With high-speed DNA sequencing, scientists can look at slight genetic differences among humans, great apes and other primates to arrive at new estimates of when different ancestral groups split.

These findings provide invaluable insights into the evolutionary past, especially when the fossil record is sparse, as it is for the period when the ancestors of humans and great apes split from the Cercopithecoidea (or Old World monkey) lineage tens of millions of years ago.

DNA analysis has pegged this split some 35 million to 30 million years ago, but a new fossil specimen challenges that molecular data with rock-hard evidence.

The partial skull of an ancient primate, dubbed Saadanius hijazensis, seems to have trappings of both the Hominoidea and Cercopithecoidea lines. A group of researchers led by Iyad Zalmout of the Museum of Paleontology at the University of Michigan asserts that S. hijazensis is a catarrhine—a member of the common group before the two lineages split. The primate has been dated to the Oligocene between 29 million and 28 million years ago—indicating that the split between Old World monkeys and the ancestors of humans and great apes occurred more recently than genetic evidence has suggested.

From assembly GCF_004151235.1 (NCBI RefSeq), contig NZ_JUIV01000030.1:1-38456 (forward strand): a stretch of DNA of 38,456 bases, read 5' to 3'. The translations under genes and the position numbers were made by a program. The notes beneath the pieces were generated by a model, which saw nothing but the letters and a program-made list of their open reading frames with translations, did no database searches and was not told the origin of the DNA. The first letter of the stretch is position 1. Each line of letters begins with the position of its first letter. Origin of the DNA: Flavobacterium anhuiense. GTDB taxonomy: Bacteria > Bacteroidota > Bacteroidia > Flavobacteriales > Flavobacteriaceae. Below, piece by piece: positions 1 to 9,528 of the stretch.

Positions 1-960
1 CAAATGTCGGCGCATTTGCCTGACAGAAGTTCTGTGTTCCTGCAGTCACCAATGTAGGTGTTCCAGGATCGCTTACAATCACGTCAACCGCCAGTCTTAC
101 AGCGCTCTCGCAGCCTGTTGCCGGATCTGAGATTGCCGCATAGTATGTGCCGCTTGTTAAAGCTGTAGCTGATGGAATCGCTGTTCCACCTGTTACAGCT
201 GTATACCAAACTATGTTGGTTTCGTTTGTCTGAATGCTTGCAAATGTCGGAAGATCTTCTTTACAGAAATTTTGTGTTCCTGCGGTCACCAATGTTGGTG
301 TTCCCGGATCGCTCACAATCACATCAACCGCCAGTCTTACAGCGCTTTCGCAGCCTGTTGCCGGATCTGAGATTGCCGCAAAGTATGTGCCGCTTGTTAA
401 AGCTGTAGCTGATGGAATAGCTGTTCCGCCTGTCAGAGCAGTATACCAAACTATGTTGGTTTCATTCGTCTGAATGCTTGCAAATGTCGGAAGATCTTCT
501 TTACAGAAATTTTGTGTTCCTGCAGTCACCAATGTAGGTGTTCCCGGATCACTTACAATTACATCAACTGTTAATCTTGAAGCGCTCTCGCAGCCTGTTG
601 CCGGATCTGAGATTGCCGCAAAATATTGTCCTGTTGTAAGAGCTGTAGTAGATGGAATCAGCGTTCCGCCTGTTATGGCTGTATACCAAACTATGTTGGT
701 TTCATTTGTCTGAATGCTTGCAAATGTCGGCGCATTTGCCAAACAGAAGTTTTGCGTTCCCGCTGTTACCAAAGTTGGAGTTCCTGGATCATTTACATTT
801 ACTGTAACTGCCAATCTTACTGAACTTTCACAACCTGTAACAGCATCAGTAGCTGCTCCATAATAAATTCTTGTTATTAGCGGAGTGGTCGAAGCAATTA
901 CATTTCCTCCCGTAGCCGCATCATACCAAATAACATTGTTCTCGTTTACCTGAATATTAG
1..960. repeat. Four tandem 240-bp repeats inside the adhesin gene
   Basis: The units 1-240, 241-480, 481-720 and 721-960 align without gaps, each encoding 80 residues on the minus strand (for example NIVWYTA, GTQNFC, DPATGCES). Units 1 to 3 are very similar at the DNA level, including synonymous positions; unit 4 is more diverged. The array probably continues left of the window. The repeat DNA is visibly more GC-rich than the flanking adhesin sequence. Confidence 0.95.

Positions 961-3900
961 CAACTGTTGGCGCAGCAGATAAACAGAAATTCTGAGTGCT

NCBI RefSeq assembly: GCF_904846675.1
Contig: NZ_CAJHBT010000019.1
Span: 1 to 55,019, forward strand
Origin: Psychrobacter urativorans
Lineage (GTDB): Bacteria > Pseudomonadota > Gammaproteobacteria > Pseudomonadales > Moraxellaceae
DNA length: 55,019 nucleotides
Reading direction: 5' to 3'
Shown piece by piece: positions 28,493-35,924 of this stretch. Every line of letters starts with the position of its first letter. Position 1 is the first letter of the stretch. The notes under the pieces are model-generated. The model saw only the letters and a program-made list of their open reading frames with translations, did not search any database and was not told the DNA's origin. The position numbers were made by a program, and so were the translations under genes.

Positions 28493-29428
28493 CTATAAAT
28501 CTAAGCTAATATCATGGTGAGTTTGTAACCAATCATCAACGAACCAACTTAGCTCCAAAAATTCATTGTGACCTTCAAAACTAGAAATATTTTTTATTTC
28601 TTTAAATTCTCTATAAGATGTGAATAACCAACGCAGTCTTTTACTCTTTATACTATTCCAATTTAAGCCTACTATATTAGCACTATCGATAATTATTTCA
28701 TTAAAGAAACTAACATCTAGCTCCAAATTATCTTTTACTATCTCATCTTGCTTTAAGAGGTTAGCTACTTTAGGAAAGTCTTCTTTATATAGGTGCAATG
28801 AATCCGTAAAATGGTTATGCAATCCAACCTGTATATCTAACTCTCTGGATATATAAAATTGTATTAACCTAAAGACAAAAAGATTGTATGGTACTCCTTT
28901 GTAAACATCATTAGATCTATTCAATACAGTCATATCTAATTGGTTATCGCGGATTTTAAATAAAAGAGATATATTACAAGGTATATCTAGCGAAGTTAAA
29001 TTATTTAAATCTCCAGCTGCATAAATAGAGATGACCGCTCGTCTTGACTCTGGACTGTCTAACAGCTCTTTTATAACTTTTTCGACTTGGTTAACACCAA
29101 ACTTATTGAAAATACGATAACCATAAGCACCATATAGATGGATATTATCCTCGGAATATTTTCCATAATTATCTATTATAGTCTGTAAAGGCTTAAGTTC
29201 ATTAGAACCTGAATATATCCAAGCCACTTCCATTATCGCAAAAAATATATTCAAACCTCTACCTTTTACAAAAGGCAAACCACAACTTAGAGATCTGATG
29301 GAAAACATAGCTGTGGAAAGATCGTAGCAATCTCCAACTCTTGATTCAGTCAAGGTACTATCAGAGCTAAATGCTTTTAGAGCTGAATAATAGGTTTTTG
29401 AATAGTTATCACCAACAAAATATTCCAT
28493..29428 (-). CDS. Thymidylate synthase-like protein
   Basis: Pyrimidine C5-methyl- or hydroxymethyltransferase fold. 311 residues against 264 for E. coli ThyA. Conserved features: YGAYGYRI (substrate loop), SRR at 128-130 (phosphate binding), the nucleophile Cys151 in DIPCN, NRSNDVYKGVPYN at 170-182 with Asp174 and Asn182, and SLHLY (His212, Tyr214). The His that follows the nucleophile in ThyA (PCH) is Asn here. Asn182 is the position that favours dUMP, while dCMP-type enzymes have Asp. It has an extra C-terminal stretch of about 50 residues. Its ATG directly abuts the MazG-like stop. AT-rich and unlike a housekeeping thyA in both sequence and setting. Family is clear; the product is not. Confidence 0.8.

The researchers used micro-computed tomography to scan the fossil fragments and compare the clues to other known ancestral great apes and Old World monkeys.

The skull belonged a male, weighing some 15 to 20 kilograms, with a "snout-like projection of the midface," and was found in a black-mangrove environment in what is now Saudi Arabia. The study was published online July 14 in Nature (Scientific American is part of Nature Publishing Group).

Although this ancient fragment cannot fill in all of the blanks in the human evolutionary tree, new primate species finds in this common, catarrhine line "are crucial for providing a method for recognizing basal hominoids," the authors concluded.

Image of cranium, found in 2009, courtesy of Iyad Zalmout/University of Michigan Museum of Paleontology